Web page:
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For Non American Drivers

This photo shows Big Ben tower in London with cars driving on the left side of the road, instead of the right.

Which side of the road do you normally drive on?

If you’re from the UK, Australia, India or Japan, read this article for critical information.

If you’re from the UK, Australia, India, Japan, or Hong Kong, an American a road trip is going to be hard, unless you travel with an American, or European. That’s because you’ve been driving on the left side of the road your whole life. All of North America and 95% of South America drives on the right.

True the traffic lights are the same. Most signs are universal. Other signs can be figured out quite easily. But a lifetime habit isn’t something that’s quickly replaced.

If you plan on driving slow and sticking mostly to the highways, you might be all right. Still though, I wouldn’t suggest that you try it.

I’ve known people from the UK whom almost got into head on collision. So it’s just too risky getting into an accident abroad, with all the insurance claims and potential hospital time. Not to mention a ruined trip and perhaps a ruined life.

That’s because even though going slow, someone will suddenly be honking at you at a traffic light. Since it’s a rental car, they won’t know you’re a tourist. While you try to decide what to do, against years of habit, and in a single moment, one wrong turn can change lives.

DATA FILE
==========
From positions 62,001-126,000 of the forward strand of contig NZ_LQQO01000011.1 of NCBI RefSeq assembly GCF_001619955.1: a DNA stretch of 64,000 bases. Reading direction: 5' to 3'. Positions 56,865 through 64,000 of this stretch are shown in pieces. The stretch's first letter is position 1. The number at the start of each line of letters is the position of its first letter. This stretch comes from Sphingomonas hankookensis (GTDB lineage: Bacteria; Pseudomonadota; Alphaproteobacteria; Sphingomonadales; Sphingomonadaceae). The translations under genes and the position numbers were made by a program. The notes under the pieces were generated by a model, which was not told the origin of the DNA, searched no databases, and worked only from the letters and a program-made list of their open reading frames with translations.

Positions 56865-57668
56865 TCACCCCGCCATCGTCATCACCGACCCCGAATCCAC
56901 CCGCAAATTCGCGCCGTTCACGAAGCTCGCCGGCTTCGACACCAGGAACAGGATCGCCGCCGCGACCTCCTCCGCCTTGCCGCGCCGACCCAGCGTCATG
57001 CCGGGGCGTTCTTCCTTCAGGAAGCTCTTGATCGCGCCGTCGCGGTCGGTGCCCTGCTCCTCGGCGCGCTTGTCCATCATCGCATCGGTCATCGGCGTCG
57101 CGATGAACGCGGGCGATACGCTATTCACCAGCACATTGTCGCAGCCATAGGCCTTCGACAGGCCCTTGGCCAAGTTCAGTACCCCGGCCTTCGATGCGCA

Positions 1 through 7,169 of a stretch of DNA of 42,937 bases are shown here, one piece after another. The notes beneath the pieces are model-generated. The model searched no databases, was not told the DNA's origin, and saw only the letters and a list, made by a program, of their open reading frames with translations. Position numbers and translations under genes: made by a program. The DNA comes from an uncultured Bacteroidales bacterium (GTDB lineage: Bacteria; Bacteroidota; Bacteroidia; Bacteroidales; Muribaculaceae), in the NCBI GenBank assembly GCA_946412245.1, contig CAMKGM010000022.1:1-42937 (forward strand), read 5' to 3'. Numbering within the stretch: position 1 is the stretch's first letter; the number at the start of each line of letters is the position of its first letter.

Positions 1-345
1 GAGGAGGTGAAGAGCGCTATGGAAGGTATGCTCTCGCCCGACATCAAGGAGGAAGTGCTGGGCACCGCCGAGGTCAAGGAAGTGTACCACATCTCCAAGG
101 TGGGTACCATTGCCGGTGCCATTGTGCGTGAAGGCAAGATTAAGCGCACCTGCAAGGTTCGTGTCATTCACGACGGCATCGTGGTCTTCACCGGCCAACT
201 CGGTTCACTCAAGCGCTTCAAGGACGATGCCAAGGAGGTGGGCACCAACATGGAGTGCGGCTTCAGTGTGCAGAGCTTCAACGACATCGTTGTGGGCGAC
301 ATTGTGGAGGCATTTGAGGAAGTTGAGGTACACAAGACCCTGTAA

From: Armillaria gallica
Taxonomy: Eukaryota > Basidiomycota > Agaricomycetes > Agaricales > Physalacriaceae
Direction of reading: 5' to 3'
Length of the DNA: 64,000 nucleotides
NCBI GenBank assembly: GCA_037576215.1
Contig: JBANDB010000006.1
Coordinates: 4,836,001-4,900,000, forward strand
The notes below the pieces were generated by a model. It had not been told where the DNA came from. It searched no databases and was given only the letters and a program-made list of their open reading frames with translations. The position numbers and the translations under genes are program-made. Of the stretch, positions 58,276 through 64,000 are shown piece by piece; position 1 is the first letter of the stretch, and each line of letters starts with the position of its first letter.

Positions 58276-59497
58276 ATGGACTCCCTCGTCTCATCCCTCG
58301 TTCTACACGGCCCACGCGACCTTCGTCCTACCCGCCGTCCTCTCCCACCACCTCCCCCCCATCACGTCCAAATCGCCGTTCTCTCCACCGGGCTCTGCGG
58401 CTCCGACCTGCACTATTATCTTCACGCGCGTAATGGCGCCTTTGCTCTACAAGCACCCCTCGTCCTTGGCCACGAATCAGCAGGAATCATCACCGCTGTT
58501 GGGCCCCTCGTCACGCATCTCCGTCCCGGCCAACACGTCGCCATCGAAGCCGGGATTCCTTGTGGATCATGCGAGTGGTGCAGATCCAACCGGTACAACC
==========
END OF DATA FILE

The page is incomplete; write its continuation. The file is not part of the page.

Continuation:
If you’re from China, Germany, France, Spain or most other European countries, you’ll be fine driving on American roads. It’s the same deal with those from Mexico and most of South America. Road signs here and the way you drive, are exactly the same as back home. (Well, except for China where they park on the sidewalks. You can’t do that here.)

One thing to check before you go, is if your drivers license is valid in the country that you want to drive in. For Canadians and Americans going back and forth over the border, it’s no problem. Even Florida, who decided that Canadians need an IDL (International Drivers License) repealed the law, so it’s no longer required.

If you want to be sure, get an IDL as proof of your government issued license. You get one before you leave home, but where you get it from depends on your local authorities.

In Canada, you get an IDL from the CAA (Canadian Automobile Association) or their local representative. In the states, you get one from the DMV (Department of Motor Vehicles) that issued your state license. For other countries, look it up on the internet, as the issuing bodies change from time to time.

You will also need proof of insurance and registration. This may be in the form of a card, or papers, that were given to you by the insurance company, when you insured your car, or from the rental car company.

The best place to leave the insurance papers are in the glovebox. That way you’ll know where to find them if you get pulled over by the police.

Also beware that local traffic laws change from state to state, or even from one county, or municipality, to the next. For example, in North Dakota, cars fly down the highway like bullets at 80 mph. So keep your eyes open for new traffic rules, especially when crossing a state line, or provincial border of any kind.

QR Code for Driving Road Trips
This is the QR Code for https://drivingroadtrips.com so people can easily scan and transfer a page displayed on a laptop to their phone. It makes for easy sharing too.